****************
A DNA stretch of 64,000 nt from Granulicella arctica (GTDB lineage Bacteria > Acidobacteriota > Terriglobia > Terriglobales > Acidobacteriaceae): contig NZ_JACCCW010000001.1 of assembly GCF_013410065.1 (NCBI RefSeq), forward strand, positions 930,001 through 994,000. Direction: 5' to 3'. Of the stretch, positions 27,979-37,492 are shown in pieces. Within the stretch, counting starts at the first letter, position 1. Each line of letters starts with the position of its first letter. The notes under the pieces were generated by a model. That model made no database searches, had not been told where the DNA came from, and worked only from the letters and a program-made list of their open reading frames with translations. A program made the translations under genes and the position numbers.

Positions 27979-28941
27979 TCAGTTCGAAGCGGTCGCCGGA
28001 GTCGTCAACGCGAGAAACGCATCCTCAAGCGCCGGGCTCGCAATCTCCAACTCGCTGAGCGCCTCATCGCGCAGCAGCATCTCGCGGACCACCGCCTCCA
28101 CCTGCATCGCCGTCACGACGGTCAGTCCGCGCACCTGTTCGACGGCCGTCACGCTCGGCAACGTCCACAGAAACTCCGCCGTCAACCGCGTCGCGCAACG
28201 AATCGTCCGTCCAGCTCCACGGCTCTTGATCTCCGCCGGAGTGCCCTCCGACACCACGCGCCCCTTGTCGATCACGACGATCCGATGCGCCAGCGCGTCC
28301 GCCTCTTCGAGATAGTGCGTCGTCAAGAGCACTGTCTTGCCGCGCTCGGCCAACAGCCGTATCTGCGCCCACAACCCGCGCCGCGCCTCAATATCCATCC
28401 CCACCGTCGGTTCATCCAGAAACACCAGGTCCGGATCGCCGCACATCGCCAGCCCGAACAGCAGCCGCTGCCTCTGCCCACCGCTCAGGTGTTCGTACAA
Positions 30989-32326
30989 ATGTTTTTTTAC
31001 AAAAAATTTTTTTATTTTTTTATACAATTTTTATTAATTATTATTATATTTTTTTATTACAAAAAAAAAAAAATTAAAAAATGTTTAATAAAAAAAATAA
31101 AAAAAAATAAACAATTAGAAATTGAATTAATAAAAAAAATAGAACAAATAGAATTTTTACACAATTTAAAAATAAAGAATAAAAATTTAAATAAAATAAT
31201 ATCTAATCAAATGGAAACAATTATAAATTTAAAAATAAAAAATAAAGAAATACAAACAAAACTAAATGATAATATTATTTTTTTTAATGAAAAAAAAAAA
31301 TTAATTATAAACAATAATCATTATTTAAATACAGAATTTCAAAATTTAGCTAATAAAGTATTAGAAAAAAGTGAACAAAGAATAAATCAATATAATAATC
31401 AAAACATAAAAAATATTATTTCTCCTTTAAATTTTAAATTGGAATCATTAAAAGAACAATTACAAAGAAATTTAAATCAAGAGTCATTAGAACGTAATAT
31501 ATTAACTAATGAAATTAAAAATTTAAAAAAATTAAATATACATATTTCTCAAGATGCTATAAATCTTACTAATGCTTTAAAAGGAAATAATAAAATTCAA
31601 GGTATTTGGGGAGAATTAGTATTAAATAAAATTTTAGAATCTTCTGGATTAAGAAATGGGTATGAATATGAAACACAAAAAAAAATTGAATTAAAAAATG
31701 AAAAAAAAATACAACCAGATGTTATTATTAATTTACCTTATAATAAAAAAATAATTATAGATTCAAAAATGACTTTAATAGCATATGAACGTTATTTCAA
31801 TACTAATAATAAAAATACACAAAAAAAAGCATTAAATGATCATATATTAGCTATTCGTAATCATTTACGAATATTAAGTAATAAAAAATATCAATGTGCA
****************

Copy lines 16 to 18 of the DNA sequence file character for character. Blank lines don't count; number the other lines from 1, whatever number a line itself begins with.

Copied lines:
31501 ATTAACTAATGAAATTAAAAATTTAAAAAAATTAAATATACATATTTCTCAAGATGCTATAAATCTTACTAATGCTTTAAAAGGAAATAATAAAATTCAA
31601 GGTATTTGGGGAGAATTAGTATTAAATAAAATTTTAGAATCTTCTGGATTAAGAAATGGGTATGAATATGAAACACAAAAAAAAATTGAATTAAAAAATG
31701 AAAAAAAAATACAACCAGATGTTATTATTAATTTACCTTATAATAAAAAAATAATTATAGATTCAAAAATGACTTTAATAGCATATGAACGTTATTTCAA